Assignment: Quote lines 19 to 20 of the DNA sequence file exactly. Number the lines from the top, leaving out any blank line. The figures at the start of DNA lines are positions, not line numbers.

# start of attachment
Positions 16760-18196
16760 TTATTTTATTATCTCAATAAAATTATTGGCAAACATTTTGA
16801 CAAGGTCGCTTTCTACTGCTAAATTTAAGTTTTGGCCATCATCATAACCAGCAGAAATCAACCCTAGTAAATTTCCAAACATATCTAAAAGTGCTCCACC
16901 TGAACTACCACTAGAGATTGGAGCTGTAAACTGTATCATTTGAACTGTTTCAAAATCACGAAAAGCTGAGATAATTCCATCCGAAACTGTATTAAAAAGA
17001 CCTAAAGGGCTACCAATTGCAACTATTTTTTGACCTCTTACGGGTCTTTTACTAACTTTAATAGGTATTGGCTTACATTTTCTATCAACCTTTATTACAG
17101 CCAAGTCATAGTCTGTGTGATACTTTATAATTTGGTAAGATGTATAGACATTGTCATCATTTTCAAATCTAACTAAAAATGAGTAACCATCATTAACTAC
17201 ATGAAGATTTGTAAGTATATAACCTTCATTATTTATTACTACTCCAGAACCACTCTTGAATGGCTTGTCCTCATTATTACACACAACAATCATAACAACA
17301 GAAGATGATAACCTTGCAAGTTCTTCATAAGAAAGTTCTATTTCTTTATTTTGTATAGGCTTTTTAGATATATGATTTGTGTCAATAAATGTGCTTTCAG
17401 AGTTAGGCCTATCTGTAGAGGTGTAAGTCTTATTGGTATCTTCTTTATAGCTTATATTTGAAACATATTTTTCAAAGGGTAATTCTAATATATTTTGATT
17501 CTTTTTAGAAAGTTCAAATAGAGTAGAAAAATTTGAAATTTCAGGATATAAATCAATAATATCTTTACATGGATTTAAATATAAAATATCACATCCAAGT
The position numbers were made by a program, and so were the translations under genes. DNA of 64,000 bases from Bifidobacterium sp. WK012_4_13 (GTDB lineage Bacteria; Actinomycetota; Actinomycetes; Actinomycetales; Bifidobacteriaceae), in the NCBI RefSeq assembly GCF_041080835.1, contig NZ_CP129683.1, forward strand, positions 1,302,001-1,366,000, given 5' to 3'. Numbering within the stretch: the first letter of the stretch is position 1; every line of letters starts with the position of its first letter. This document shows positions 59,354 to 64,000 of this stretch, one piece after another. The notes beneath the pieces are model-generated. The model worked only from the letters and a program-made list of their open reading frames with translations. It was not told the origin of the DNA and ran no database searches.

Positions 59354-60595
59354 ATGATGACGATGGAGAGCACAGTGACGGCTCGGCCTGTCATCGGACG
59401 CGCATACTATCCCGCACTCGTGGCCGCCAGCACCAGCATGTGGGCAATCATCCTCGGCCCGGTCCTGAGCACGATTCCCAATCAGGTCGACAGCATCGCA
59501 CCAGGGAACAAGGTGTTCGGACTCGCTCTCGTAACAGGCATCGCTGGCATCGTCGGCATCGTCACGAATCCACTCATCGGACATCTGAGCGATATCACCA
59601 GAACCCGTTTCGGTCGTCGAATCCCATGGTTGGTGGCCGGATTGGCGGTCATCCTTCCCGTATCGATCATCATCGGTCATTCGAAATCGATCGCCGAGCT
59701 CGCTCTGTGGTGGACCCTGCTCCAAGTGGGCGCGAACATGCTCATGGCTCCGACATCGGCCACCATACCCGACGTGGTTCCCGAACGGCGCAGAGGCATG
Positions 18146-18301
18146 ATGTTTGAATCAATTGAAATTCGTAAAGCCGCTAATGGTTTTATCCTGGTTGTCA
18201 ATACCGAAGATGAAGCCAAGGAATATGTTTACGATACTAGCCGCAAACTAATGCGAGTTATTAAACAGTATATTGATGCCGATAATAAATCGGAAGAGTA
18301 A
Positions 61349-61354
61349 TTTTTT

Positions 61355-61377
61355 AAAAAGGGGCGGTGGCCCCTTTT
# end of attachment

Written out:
18146 ATGTTTGAATCAATTGAAATTCGTAAAGCCGCTAATGGTTTTATCCTGGTTGTCA
18201 ATACCGAAGATGAAGCCAAGGAATATGTTTACGATACTAGCCGCAAACTAATGCGAGTTATTAAACAGTATATTGATGCCGATAATAAATCGGAAGAGTA